Having worked in residential property for the last 18 years, 12 of them with Wards Solicitors, I have attended a fair number of auctions, usually on behalf of the sellers.
Auctions are, by their nature, exciting events whether there are two bidders or a number of bidders for a particular Lot. You just never really know what to expect! Will the property sell, or not? Will it go for more than expected? Will it make its reserve? Who will buy it – will it be an excited first time buyer purchasing their first home or an investor looking to update the property and sell on or a piece of land to be used as a paddock? Will there be any dramas this time?
Each auction will have its moments. Certainly property auctions seem to be enjoying record attendances and it is expected that 2015 will be a busy year, especially with the recent changes to Stamp Duty Thresholds.
Why choose to sell your property by auction?
Reasons can vary, from the highly sought after property to the problem property. A property may have lots of interest and an auction may be the route to securing the best price. On the other hand a property may be failing to sell in the general market due to poor condition, structural or legal problems and putting it in an auction may attract an investment buyer looking for a bargain. A seller may just be looking for a quick sale.
The advantage to a seller is that a sale at auction means, at the fall of the auctioneer’s hammer, contracts are then exchanged for that property, and the seller knows that the deal is done and completion will take place (usually) in four weeks time.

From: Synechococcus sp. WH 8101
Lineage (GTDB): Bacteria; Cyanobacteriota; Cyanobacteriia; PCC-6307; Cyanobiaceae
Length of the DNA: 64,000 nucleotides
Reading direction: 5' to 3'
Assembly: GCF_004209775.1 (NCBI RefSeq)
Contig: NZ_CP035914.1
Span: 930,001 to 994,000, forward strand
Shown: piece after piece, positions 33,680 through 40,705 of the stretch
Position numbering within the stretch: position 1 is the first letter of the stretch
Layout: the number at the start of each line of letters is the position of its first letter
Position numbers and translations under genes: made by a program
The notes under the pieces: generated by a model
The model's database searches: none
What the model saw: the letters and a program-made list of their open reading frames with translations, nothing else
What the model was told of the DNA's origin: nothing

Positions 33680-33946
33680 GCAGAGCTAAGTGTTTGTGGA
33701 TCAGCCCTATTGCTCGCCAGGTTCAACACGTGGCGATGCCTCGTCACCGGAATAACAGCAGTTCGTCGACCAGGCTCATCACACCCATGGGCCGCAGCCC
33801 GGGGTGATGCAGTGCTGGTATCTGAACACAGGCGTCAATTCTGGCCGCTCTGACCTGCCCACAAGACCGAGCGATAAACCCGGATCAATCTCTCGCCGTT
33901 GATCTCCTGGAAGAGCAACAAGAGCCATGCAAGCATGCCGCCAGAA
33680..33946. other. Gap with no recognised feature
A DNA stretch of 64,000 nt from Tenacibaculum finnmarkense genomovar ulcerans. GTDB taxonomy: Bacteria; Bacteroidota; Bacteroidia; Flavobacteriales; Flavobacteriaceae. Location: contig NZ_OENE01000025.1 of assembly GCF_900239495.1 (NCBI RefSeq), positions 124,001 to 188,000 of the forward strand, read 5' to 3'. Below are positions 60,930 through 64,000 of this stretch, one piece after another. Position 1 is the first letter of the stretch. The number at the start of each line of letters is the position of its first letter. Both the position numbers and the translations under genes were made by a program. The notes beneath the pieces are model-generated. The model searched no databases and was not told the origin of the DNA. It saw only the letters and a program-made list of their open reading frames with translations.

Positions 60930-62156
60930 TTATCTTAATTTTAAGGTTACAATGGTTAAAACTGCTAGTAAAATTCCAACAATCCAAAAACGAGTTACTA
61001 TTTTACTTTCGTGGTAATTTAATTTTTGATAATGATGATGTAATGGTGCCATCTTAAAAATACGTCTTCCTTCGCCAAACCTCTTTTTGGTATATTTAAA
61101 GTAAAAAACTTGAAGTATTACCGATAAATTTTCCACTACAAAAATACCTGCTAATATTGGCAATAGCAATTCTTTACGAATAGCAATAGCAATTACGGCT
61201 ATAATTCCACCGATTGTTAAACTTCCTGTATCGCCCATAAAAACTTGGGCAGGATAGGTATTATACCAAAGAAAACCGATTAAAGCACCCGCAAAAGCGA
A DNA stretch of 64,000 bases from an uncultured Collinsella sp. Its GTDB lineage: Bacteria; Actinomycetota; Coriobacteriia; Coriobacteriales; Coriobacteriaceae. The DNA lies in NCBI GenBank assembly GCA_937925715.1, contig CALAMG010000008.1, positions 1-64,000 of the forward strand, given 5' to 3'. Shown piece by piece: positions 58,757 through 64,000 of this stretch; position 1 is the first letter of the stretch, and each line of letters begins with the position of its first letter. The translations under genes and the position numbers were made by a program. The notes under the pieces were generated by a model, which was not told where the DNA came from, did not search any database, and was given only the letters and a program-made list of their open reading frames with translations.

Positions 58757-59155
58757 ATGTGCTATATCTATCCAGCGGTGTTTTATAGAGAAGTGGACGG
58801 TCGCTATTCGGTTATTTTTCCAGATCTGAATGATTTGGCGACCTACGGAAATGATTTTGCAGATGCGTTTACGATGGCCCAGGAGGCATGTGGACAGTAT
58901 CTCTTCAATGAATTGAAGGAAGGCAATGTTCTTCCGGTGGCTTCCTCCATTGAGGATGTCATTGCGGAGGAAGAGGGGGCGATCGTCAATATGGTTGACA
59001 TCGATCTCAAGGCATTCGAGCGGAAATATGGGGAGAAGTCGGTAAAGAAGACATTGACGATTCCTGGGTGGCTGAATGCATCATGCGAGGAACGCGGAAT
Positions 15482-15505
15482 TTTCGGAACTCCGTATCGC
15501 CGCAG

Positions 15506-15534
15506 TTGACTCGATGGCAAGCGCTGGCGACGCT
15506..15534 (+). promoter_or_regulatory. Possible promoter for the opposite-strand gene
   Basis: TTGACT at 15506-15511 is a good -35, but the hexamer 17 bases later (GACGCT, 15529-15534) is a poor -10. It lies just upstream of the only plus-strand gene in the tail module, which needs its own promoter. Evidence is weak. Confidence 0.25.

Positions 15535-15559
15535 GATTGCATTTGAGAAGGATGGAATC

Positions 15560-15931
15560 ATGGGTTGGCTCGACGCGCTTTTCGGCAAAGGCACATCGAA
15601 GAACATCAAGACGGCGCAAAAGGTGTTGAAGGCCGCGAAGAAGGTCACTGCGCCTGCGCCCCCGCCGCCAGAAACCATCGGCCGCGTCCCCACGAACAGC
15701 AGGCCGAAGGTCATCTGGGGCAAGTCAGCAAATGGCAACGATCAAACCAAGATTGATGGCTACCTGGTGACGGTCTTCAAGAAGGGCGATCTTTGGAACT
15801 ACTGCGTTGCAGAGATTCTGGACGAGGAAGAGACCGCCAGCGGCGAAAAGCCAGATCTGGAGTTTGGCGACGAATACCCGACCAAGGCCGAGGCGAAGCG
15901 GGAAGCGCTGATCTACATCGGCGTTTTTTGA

So why do buyers choose auctions?
Many buyers will be regulars, purchasing for investment purposes. They will have looked at the property and decided in advance their interest level and financial limit, and will usually be cash buyers or have a pre agreed line of credit. The non-regular buyer, however, will have found themselves determined on the purchase of a particular property, and having to possibly compete for this.
Auctioneers will have an ‘auction pack’ for each property or ‘lot’. This will usually include the contract, title information, and usually relevant legal searches. Most auctioneers currently adopt standard form auction conditions, and these, albeit quite lengthy, set out in a user friendly format the conditions for the conduct of the auction, and sale conditions, general and special.
A buyer who is successful in bidding for a property at auction is then bound to go ahead and buy that property on the agreed completion date. A buyer who fails to do so will generally lose the deposit of 10% of the agreed purchase price paid at the auction.
Although standard form auction conditions are adopted, these often include a requirement for a buyer to make payments in addition to the agreed purchase price. Usually there is an auctioneer’s fee, and often a condition requiring payment of the seller’s costs and/or search fees. The requirements can vary considerably, regionally.
Any buyer should, prior to the auction, ensure that advice has been taken on the legal pack from a conveyancer and have undertaken a survey. Most Auction Packs are now available online or electronically, usually 7 to 10 working days prior to the Auction. If a mortgage is required, an offer of mortgage (not just an offer in principle) should be obtained prior to the auction. Our conveyancers will be happy to advise on auction packs prior to auction, or to complete any post auction formalities.
The below is the warning to buyers from the RICS common auction conditions:
“A prudent buyer will, before bidding for a lot at an auction:
For more information about buying or selling at auction please contact Lydia Korn.